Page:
Guyana has been seeking to consolidate its oil and energy sector after the US oil giant, ExxonMobil recently announced that it had made another significant oil discovery on the Snoek Well offshore Guyana, in the Stabroek Block.
In February, ExxonMobil affiliate, Esso Exploration and Production Guyana Ltd. commenced drilling of the Snoek Well and encountered 82 feet of high-quality, oil-bearing sandstone reservoirs.
Ramphal told the Guyana Chronicle newspaper that while the Good Offices Process would not have an immediate impact on oil explorations here, it is important to have the border controversy between Guyana and Venezuela resolved as soon as possible.
“Well, it wouldn’t have an impact now… The oil is not now; production is years away.
“But what we should do now is prepare for it; and because it is not a good time economically, people are impatient, inevitably,” Ramphal said, noting that the David Granger government is “on the right track” where preparatory works for the up-and-coming petroleum industry are concerned.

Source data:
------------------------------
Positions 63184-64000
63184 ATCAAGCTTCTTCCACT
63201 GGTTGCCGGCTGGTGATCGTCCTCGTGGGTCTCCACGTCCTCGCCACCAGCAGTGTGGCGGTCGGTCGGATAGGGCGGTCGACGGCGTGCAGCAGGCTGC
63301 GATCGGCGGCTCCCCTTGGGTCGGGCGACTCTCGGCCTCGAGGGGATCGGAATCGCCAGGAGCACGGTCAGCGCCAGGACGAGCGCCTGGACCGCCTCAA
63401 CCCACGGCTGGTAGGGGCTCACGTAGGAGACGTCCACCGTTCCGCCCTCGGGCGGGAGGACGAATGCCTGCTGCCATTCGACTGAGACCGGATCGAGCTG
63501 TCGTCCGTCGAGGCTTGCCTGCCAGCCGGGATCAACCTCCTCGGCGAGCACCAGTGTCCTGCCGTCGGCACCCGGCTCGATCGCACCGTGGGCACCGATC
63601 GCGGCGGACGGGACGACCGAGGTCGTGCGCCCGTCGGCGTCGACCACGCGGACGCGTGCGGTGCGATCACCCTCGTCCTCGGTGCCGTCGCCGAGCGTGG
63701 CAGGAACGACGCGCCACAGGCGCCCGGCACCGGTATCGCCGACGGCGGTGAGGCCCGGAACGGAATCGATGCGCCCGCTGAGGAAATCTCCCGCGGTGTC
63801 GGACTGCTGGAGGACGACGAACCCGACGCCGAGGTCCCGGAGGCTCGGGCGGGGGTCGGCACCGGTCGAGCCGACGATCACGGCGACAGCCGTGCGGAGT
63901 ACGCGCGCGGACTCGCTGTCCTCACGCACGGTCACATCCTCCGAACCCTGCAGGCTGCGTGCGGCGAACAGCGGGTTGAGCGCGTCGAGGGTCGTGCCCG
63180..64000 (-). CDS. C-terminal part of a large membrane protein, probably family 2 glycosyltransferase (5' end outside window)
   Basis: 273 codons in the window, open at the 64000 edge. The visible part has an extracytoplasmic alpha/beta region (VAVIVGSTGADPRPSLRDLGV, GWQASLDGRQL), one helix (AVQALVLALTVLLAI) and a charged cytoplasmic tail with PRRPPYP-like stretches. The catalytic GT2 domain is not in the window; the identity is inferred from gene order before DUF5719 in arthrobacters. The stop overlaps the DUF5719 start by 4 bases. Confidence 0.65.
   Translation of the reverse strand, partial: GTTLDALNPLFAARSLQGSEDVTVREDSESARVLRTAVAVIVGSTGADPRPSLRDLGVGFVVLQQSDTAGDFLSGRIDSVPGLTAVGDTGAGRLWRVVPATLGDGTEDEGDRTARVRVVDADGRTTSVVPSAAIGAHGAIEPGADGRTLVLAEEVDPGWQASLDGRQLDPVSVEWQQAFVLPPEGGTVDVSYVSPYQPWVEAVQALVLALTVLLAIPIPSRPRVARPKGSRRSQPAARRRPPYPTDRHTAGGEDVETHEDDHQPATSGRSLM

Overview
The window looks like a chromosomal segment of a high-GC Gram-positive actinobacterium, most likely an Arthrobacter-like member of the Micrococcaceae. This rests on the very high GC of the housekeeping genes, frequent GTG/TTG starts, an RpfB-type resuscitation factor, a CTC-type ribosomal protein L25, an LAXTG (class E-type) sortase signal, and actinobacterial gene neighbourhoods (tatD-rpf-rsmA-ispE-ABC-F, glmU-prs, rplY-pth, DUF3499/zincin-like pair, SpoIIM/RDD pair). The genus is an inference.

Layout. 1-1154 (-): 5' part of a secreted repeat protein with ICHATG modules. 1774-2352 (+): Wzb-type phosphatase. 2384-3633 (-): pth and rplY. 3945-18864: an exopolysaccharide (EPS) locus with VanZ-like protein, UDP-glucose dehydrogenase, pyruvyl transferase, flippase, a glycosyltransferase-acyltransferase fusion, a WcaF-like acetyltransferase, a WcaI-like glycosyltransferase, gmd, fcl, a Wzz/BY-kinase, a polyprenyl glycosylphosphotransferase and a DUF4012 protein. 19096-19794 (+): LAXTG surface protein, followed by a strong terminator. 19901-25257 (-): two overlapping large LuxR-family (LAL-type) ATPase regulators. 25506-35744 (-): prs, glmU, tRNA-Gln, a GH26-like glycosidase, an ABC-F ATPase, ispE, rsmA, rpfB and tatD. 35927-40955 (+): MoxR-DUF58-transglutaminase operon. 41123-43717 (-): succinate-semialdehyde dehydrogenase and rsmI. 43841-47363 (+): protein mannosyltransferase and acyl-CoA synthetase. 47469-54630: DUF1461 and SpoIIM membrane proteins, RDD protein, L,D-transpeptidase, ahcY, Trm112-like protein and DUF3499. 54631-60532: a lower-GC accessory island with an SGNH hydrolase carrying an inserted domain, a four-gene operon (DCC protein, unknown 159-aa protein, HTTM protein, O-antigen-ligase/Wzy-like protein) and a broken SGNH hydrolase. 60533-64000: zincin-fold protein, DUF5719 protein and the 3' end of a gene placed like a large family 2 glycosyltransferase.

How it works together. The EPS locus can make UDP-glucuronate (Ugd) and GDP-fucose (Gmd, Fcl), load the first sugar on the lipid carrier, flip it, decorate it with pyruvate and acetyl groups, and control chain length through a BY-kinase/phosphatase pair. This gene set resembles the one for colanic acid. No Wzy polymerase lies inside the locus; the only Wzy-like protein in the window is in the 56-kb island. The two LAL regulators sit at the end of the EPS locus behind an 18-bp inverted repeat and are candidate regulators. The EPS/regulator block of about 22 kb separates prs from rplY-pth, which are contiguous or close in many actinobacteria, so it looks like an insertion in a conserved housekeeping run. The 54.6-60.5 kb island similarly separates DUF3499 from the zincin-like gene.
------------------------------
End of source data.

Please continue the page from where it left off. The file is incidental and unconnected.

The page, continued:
He said the foundational process includes the initiation of legislative and regulatory frameworks that would pave the way for a safe, productive and transparent petroleum sector.
“I am satisfied that the government is pursuing the course that it should be. It will take time, but preparing for an oil discovery of the magnitude that is involved in Guyana inevitably requires worldwide skills,” he said, adding that the government should capitalise on the experiences of other oil-producing countries.
Trinidad and Tobago, an oil producing country, has already indicated that intends to help its Caribbean Community (CARICOM) partner country take full advantage of the sector.
Trinidad and Tobago Prime Minister Dr Keith Rowley held talks with ExxonMobile senior executives in the United States last weekend and a statement issued afterwards quoted Rowley as saying that his country is ideally positioned to play a key role in assisting with Guyana’s hydrocarbon future.